Secondary dominants. Need I say more?

Chris-V2
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Response to Let's talk about chord progressions 2011-02-19 21:48:26 Reply

I like texture that varies - so I can chose a basic progression and go from maybe

A minor, B minor, B flat minor

to:

A minor add 9, B minor add 11, Bb add b9 add #11.

or:

A minor 7, B minor 7/ B minor 6, E 7 add b9

I supose I chose an effective bassline or harmonic outline and work from there?

Rampant
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Response to Let's talk about chord progressions 2011-02-20 01:13:26 Reply

At 2/19/11 09:48 PM, Chris-V2 wrote: I like texture that varies - so I can chose a basic progression and go from maybe

Hey, if you want to be really mid- to late-Romantic, you don't even need a chord progression or a key signature: just choose a single note, tonicize it, and go crazy with all sorts of chromaticism!

Or, you could stick to your tried-and-true chord progressions (all written in C Major for sake of simplicity):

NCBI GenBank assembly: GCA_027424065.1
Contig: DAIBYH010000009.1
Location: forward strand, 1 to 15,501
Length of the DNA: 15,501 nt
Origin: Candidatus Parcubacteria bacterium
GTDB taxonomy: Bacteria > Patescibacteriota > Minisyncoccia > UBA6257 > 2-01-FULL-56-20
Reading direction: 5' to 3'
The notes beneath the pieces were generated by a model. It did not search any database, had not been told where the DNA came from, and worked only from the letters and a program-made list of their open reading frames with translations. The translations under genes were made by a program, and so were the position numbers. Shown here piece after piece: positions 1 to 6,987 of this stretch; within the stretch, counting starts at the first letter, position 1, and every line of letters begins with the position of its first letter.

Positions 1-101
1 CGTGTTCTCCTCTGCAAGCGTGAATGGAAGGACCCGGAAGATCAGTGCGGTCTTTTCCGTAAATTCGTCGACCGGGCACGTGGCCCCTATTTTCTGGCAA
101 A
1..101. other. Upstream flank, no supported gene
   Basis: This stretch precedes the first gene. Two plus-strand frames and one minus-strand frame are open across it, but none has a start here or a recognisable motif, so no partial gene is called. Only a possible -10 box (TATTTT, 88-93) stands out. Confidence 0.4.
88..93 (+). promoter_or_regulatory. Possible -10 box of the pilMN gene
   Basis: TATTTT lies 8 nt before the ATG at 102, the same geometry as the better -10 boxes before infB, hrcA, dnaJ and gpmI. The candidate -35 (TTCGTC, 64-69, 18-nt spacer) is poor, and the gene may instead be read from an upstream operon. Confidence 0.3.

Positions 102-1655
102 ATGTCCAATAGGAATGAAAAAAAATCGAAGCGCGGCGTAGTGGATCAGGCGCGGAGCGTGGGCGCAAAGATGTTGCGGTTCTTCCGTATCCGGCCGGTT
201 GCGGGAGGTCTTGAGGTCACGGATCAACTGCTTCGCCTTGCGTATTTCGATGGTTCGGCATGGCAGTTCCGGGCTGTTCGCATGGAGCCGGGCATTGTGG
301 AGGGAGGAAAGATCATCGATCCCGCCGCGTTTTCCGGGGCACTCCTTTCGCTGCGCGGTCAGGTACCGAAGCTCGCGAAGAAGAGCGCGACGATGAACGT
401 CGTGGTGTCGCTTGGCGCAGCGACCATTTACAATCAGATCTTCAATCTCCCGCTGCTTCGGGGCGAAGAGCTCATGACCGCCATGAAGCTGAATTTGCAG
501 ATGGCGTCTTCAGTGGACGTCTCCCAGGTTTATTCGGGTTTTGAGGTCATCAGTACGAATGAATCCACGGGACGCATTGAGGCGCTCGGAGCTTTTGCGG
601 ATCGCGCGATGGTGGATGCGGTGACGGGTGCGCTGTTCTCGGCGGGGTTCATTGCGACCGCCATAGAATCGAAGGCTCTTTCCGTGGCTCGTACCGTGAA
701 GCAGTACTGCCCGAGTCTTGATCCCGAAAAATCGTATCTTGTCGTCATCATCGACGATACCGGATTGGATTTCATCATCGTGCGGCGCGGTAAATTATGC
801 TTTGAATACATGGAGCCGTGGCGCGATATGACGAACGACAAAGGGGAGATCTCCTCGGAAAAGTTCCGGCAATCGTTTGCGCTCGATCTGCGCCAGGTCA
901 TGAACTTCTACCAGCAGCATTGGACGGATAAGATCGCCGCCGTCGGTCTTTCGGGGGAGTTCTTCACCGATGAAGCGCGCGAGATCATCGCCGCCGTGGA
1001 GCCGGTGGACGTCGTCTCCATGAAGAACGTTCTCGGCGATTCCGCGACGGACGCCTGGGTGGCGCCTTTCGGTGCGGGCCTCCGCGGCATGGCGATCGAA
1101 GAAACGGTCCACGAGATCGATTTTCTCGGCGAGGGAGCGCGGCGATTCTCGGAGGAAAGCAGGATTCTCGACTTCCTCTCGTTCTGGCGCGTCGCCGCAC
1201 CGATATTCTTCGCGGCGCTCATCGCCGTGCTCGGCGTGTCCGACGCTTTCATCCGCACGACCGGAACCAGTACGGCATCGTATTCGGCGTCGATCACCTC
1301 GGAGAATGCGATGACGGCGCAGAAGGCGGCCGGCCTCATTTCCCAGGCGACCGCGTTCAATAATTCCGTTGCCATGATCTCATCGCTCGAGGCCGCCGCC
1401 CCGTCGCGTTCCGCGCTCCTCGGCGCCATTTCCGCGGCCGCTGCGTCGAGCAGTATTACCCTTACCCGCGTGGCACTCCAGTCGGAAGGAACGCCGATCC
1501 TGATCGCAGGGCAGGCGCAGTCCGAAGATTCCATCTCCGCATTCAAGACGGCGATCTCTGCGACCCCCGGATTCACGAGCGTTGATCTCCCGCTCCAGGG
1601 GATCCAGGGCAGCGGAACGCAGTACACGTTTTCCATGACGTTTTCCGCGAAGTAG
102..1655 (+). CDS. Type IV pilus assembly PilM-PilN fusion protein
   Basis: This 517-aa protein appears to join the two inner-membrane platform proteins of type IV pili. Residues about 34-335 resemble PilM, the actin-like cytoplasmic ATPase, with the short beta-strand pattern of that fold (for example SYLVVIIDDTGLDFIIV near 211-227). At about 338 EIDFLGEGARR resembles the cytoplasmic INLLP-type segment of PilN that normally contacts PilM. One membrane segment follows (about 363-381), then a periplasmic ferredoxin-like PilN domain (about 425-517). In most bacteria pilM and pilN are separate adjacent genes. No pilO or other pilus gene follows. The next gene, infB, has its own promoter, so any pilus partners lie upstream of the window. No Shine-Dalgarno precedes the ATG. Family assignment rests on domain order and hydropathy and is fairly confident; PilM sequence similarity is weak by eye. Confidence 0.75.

- CM - Dm/F - CM/G - G7 - CM (I - ii6 - I6/4 - V7 - I)
- CM - Am - CM/G - G7 - CM (I - vi - I6/4 - V7 - I)
- CM - Bdim* - Am - G7 - CM (I - viio - vi - V7 - I)
(*alternatively, try a half-diminished 7 chord for some barbecue spiciness)

For a more jazzy chord progression, you could try this one, in C Minor:
- Cm7 - Fm7 - G7 - Cm7 (i7 - iv7 - V7 - i7)

or in the parallel major (C Major), it sounds very spicy:
- CM7 - FM7 - G7 - CM7 (I7 - IV7 - V7 - I7)

I'm wondering if I should write a guide to basic theory, touching on subjects like basic key signatures, basic modes, basic harmonic analysis & chord structures... Would anyone be interested in such a guide?

(I promise I won't make it too in-depth, and I'll start with the basics, but it might help out anyone who hasn't had the opportunity to take music theory classes.)

Buoy
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Response to Let's talk about chord progressions 2011-02-20 09:32:17 Reply

At 2/20/11 01:13 AM, RampantMusik wrote: I'm wondering if I should write a guide to basic theory, touching on subjects like basic key signatures, basic modes, basic harmonic analysis & chord structures... Would anyone be interested in such a guide?

I would, but only if you make some audio examples to go with every theme you cover... otherwise I'll go and read wikipedia